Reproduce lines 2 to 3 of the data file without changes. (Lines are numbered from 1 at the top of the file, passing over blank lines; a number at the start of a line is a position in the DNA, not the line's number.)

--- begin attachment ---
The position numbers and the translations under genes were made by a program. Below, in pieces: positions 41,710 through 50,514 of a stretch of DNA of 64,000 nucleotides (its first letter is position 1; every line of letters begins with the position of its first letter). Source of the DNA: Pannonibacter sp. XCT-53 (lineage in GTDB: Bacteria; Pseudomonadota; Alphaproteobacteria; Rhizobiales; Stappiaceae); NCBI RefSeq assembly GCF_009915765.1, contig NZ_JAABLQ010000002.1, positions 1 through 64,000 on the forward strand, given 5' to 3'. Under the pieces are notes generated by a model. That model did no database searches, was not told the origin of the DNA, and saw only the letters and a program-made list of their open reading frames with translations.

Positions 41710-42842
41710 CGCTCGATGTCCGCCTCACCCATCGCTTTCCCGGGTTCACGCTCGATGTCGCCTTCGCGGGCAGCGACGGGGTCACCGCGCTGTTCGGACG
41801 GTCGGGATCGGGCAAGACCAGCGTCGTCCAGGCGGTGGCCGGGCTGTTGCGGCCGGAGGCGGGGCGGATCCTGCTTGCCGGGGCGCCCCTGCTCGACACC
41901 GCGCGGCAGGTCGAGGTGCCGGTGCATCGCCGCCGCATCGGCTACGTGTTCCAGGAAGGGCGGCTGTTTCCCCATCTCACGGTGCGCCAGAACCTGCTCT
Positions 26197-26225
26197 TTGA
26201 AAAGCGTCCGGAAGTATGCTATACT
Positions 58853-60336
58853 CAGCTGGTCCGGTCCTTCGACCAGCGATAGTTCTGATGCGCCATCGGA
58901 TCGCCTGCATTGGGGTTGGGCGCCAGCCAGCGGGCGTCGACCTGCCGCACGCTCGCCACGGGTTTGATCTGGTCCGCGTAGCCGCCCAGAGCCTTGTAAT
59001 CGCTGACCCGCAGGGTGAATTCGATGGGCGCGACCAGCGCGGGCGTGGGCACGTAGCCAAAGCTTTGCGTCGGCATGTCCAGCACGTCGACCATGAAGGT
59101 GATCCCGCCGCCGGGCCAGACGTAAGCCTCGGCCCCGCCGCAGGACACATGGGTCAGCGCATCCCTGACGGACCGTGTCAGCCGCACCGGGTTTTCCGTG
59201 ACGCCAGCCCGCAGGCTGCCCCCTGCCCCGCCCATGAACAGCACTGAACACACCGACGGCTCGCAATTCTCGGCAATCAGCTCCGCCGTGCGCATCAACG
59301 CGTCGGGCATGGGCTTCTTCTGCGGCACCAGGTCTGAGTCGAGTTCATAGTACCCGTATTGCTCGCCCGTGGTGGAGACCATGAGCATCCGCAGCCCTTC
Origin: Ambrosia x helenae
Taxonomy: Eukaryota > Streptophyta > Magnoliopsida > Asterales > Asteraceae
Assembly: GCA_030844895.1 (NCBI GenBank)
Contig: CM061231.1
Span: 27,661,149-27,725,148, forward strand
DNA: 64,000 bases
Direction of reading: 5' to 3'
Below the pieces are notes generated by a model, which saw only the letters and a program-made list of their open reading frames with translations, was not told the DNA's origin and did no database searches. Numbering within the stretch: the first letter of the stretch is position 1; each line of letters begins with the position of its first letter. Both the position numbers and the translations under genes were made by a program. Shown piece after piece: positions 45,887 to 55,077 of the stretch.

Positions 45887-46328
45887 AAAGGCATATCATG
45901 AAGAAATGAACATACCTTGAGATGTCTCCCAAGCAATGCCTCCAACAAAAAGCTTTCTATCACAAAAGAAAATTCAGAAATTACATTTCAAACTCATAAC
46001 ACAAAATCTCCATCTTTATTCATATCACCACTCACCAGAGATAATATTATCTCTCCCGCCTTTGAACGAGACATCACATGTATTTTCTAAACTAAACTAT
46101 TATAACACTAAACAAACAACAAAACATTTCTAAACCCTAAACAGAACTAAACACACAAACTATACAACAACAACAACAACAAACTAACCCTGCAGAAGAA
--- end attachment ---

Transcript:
Positions 41710-42842
41710 CGCTCGATGTCCGCCTCACCCATCGCTTTCCCGGGTTCACGCTCGATGTCGCCTTCGCGGGCAGCGACGGGGTCACCGCGCTGTTCGGACG